As the sales of cars in the United States top out, the American manufacturers need to look to the European Union and China for improvement. Ford Motor Co. (NYSE: F) and General Motors Co. (NYSE: GM) had a tough time of it in Europe during August. Each underperformed the growth of the entire market.
Sales of cars in the EU hit 819,126, up 10% from the same month last year. Based on the figure, the EU market is well ahead of the U.S. market in terms of growth.
Ford’s sales rose 7.8% to 53,734. GM’s sales (primarily under the Opel and Vauxhall brands) rose 5.2% to 53,952.
The primary problem GM and Ford have in the EU is their tiny market shares. Ford has 6.6% of the market, the same as GM. The top of the market is controlled by Volkswagen, which has held the place by a wide margin despite the diesel scandal. Its sales, however, were not exactly robust, rising 6.9% to 212,004. VW has 25.9% of the market, much higher than GM, the top car seller in the United States. GM’s American market share usually lingers around 18%.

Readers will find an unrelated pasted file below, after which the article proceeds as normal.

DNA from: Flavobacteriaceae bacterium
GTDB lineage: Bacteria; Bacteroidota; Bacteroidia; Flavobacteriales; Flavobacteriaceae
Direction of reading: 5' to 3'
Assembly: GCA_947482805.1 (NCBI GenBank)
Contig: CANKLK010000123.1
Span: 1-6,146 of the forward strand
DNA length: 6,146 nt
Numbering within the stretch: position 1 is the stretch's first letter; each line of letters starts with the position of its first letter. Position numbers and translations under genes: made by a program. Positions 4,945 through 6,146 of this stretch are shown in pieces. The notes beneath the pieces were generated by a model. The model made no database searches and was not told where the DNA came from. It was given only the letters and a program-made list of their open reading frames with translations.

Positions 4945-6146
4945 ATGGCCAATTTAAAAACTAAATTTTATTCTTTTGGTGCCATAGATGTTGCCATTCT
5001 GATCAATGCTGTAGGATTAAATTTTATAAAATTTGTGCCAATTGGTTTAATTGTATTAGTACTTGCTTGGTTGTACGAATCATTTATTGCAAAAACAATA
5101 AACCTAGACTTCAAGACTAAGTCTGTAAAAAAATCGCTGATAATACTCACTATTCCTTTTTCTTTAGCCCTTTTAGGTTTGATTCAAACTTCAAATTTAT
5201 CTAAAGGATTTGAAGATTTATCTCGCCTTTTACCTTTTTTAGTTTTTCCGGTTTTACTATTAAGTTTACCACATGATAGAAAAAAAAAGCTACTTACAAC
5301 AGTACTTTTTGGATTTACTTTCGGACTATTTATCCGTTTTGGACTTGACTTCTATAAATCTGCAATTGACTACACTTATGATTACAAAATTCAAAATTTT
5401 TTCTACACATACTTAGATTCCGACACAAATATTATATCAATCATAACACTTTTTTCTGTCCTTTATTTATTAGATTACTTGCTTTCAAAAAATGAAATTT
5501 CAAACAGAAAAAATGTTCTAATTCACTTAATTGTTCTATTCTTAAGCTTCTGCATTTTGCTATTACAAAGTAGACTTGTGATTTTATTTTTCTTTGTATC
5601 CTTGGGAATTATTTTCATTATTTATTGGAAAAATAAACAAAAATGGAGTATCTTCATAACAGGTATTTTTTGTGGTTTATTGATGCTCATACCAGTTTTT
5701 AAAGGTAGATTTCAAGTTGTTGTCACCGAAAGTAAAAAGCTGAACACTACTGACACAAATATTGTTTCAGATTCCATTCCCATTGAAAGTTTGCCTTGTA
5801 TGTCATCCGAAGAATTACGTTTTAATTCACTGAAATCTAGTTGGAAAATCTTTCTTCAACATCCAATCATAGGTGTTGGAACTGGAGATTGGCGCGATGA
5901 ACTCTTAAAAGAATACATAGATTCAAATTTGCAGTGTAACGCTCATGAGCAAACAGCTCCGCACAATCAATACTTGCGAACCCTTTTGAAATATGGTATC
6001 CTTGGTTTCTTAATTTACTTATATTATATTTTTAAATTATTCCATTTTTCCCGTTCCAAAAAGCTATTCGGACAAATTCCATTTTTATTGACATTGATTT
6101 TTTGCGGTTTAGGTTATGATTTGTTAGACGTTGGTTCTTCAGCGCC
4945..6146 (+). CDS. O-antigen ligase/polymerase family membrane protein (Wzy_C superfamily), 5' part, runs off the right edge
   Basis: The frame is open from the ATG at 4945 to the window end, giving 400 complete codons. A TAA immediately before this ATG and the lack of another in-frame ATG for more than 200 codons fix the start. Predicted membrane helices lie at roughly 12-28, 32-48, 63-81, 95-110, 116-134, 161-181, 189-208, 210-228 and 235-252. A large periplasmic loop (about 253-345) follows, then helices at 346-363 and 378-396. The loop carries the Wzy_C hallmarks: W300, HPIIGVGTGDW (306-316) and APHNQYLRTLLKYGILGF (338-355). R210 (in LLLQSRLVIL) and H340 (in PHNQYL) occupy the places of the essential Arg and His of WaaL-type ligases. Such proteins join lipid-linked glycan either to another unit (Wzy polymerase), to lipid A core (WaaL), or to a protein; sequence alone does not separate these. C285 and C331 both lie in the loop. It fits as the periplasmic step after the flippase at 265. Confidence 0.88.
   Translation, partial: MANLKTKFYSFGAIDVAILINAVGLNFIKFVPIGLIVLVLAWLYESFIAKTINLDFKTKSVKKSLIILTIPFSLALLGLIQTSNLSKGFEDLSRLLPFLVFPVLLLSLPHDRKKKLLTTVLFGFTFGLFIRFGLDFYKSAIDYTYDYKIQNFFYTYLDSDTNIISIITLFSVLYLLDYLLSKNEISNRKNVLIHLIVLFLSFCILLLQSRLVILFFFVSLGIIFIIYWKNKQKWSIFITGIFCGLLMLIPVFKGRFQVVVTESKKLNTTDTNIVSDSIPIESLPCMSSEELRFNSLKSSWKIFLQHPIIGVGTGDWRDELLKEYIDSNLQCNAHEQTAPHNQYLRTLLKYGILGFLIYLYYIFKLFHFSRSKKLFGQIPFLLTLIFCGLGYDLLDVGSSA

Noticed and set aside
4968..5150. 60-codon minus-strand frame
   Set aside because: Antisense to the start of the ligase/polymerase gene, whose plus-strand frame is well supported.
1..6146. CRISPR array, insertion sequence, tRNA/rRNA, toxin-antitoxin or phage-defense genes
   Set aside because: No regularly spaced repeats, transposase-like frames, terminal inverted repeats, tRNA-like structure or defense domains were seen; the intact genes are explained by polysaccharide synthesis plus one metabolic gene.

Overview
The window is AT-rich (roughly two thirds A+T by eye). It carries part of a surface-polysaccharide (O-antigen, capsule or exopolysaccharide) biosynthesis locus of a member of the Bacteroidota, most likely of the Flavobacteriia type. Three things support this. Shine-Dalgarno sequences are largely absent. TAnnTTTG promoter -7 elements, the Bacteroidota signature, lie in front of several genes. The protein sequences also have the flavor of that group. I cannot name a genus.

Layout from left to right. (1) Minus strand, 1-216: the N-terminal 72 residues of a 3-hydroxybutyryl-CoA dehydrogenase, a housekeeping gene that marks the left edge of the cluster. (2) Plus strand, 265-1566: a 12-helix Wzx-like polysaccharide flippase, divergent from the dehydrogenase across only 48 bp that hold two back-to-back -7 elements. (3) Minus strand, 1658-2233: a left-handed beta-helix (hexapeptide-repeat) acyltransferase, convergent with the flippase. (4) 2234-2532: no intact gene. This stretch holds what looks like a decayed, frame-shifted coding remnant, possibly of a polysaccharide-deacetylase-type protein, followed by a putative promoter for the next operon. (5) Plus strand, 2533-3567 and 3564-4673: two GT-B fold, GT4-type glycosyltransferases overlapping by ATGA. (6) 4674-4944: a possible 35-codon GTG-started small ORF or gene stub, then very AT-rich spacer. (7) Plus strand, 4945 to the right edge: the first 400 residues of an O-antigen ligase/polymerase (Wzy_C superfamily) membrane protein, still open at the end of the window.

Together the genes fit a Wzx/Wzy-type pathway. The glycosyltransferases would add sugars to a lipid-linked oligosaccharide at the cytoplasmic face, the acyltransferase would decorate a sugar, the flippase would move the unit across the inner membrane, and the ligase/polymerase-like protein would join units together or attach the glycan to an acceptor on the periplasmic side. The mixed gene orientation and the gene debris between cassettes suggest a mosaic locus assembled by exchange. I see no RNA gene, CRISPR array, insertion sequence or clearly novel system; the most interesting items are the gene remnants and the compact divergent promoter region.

Ford’s shares are down 14% to $12.14 this year. GM’s are off 10% to $30.71, while the S&P is up 4%. The market believes, despite their self-driving and electric cars, that the top two U.S. car makers are barely growing in America and are lagging in Europe.